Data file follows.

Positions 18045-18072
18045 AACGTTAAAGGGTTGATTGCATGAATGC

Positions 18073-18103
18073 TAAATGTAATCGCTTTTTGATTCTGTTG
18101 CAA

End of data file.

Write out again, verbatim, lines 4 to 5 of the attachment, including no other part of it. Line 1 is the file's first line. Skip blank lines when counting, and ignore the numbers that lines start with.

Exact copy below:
18073 TAAATGTAATCGCTTTTTGATTCTGTTG
18101 CAA